4. RPG. It's a traditional role playing game, where you get further and further, acquire new items, gain new levels and powers -- everybody knows that this is addictive.
Some of these things could be usefully incorporated into an interactive fiction game using ATTACK, I think. That's certainly something I want to explore. Though I firmly believe that if you go the IF route, you must drop the idea of generating huge random dungeons -- that's not what text is good at. And you would certainly want to add much more story and perhaps narrativistic decisions, because that is something that NetHack certainly doesn't have.

Saturday, August 21, 2010

Inform ATTACK - initial release

I'm pleased to finally publish my Inform 7 combat extension, "Inform ATTACK".

* What is Inform ATTACK?

Inform Advanced TActical Combat Kit is a large (10.000+ word) extension for Inform 7 that allows authors to implement tactical combat in their interactive fiction. The system is powerful out-of-the-box, and very easily extendible. But please read the introductory section of the manual for more information.

* What is the development status of Inform ATTACK?

There are no known bugs and no known missing crucial features. However, ATTACK has only be used by me, and only in two small test games. Thus, there undoubtedly ARE many bugs and missing crucial features. This software should be consider as being beta quality right now, and may be expected to go through non-conservative changes in the near future.

* Where can I get Inform ATTACK?

Download the zip-file at:

* What's in that zip-file?

1. ATTACK-Manual.pdf is the manual.
2. Inform-ATTACK.i7x is the extension. You need to import this into your Inform 7.
3. is the source code of the example game described in the third chapter of the manual.
4. ATTACK-Manual.tex is the LaTeX-file from which the manual was created; you very likely don't need it (but since I release the manual under a free license, it seemed courteous to include it).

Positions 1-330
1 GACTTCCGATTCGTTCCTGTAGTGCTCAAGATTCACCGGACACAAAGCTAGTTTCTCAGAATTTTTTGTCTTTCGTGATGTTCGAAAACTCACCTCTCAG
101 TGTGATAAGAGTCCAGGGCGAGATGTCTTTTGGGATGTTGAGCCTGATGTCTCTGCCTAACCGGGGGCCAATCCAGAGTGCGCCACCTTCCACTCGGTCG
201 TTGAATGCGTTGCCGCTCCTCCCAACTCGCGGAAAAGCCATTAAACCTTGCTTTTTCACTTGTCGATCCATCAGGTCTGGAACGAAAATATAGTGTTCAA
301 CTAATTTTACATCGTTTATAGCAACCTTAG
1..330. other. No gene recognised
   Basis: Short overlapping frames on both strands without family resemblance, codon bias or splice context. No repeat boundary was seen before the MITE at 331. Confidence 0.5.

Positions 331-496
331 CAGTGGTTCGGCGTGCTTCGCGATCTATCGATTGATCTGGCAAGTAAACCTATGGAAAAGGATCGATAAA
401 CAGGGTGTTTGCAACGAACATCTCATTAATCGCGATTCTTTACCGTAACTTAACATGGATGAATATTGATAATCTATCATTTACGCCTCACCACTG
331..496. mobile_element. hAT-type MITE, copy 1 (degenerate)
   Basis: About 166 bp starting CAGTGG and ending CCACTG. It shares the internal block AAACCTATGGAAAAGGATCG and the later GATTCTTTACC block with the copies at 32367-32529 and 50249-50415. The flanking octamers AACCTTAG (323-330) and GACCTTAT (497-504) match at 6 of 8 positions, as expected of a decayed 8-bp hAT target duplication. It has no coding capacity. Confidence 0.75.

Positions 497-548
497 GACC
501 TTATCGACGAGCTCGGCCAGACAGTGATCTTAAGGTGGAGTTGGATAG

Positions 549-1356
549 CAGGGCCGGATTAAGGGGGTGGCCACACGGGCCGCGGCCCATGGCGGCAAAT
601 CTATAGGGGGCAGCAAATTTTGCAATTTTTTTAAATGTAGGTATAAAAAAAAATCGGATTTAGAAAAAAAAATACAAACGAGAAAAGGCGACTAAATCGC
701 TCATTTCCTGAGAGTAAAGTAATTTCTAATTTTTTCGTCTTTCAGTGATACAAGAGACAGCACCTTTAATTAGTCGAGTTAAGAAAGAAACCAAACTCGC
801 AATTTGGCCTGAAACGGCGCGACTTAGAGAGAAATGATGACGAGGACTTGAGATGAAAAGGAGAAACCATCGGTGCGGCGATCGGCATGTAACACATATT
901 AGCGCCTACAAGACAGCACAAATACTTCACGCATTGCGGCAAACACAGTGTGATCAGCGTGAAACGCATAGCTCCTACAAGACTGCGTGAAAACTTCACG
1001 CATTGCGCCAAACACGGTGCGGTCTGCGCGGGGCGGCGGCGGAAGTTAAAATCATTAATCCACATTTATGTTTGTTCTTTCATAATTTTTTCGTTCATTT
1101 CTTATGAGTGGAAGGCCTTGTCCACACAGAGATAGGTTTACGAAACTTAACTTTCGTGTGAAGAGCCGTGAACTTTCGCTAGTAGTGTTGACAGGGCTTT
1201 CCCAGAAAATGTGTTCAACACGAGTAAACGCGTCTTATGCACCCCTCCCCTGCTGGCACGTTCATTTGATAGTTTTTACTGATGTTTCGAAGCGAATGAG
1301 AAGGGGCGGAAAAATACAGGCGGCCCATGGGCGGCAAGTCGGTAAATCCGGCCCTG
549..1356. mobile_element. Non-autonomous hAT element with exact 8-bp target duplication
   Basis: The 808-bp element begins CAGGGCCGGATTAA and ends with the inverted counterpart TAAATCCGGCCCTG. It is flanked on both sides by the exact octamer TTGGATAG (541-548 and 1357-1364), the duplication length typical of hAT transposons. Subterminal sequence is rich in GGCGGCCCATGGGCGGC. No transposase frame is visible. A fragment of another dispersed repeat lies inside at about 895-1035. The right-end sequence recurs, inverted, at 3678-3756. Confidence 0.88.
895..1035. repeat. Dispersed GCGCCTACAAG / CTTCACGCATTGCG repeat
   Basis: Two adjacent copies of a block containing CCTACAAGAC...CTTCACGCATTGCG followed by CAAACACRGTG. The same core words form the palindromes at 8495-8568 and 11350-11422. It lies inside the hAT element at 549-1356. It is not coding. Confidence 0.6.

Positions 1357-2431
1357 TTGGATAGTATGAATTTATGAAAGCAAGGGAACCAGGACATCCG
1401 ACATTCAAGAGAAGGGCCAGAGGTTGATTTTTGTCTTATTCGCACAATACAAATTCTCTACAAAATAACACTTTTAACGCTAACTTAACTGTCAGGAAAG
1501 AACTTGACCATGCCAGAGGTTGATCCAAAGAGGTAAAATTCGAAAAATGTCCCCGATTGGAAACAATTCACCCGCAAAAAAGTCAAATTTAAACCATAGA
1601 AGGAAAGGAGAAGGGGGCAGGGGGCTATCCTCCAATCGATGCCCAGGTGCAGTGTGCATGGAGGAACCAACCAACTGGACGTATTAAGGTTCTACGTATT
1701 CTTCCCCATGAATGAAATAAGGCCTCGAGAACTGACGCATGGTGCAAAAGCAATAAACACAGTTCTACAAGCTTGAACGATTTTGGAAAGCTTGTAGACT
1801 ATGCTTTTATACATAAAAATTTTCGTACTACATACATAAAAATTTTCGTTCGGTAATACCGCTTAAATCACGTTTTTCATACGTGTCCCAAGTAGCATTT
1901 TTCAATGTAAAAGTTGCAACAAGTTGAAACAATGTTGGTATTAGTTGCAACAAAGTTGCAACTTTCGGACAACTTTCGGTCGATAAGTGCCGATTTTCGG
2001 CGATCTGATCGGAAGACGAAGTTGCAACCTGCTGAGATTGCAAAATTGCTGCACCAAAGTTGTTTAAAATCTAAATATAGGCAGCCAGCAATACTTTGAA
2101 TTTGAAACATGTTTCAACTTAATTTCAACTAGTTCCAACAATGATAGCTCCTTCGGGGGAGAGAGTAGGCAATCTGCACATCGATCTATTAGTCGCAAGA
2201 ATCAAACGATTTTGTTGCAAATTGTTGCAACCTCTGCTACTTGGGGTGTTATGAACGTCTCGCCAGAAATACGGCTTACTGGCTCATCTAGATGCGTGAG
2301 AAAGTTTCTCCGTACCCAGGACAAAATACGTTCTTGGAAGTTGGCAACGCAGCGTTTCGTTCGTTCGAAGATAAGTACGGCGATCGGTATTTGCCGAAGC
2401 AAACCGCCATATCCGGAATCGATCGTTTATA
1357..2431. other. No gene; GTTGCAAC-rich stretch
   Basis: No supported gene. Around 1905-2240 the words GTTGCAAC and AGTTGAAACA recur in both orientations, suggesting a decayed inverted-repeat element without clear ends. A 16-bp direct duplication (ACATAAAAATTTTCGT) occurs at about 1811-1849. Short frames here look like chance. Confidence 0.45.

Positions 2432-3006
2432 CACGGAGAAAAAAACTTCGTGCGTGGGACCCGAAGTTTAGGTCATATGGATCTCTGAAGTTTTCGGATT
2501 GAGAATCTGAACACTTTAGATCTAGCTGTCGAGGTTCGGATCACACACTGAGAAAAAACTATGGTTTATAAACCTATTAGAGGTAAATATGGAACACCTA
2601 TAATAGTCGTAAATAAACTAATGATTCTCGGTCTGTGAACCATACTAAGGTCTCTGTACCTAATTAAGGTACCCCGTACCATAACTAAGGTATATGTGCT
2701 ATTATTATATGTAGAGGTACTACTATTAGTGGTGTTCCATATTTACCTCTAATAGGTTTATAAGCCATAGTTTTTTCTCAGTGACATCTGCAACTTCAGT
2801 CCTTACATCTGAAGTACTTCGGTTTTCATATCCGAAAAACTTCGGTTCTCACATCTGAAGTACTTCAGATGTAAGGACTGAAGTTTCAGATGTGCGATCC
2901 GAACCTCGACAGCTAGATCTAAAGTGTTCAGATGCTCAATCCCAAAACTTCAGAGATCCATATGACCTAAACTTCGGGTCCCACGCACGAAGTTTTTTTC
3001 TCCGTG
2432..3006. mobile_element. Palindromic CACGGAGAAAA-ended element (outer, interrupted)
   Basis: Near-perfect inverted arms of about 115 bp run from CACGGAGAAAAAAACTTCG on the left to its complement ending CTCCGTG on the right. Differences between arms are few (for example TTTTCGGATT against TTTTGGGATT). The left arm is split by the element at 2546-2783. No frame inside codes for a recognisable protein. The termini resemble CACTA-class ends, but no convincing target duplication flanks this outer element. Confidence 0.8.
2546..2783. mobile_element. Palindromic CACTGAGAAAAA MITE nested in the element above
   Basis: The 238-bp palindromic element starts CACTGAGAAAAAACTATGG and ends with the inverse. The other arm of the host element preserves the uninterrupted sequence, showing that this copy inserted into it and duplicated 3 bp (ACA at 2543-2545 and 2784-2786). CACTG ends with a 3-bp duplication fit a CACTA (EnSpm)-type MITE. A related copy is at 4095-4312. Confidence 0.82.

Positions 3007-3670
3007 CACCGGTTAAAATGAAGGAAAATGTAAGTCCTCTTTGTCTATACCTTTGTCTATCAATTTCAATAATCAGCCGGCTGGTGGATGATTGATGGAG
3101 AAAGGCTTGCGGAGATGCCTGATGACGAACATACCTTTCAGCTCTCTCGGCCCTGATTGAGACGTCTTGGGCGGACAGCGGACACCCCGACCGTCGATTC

* What is sadly lacking?

A polished game integrating combat and story that will prove to the sceptics that tactical combat and IF can be fruitfully combined. (I have a half-finished example game that does this, but I don't know when I'll be able to finish it.) This release contains only the tools for the purpose, not the proof that the purpose is worthy.

* I have questions!

Please read the manual. It has that many pages for a reason.

* I have other questions! I have found bugs! I have things to discuss! I have...

You can react here, or mail me at -- please remove the "q" (added for simple spam protection).

Sunday, February 28, 2010

PC Gamer Top 100 of all times

Did I miss this? Or is this news? PC Gamer's top 100 PC Games of all times contains an interactive fiction game at spot 97. And the good news is: it's not Zork. It's not even Trinity or A Mind Forever Voyaging or anything else by Infocom.

It's Anchorhead. And so it should be. Congratulations, Michael Gentry!

My own favourite PC game of all time is at number 8, which shows that the people at PC Games have excellent taste. (Hm.) Half the top ten are RPGs, by the way (including the number 10, Fallout 3, which has been misleadingly labelled as a FPS).

Thursday, February 25, 2010

XYZZY Awards 2010, first round

Don't forget to vote for the first round XYZZY Awards, people! Here is the link.

The two categories I found hardest were "Best individual PC", because there was no one PC which really grabbed me; and "Best individual puzzle", because there were too many individual puzzles which did.

I decided to go for an underdog in the latter case (Tower of Hanoi in The Bryant Collection), but even that meant slighting another underdog (truly defeating the monster in The Ascot).

As a result, I didn't vote for a single game from the IF Comp... will this be a new trend? (And this too makes me feel a little bad, because there were several very worthy games in the IF Comp. Well!) The competition was just too stiff, and I gave four votes to a game set on an island, two to a game set in a dark wood, two to a game involving whisky, and one to a game involving tentacles. You know what I'm talking about.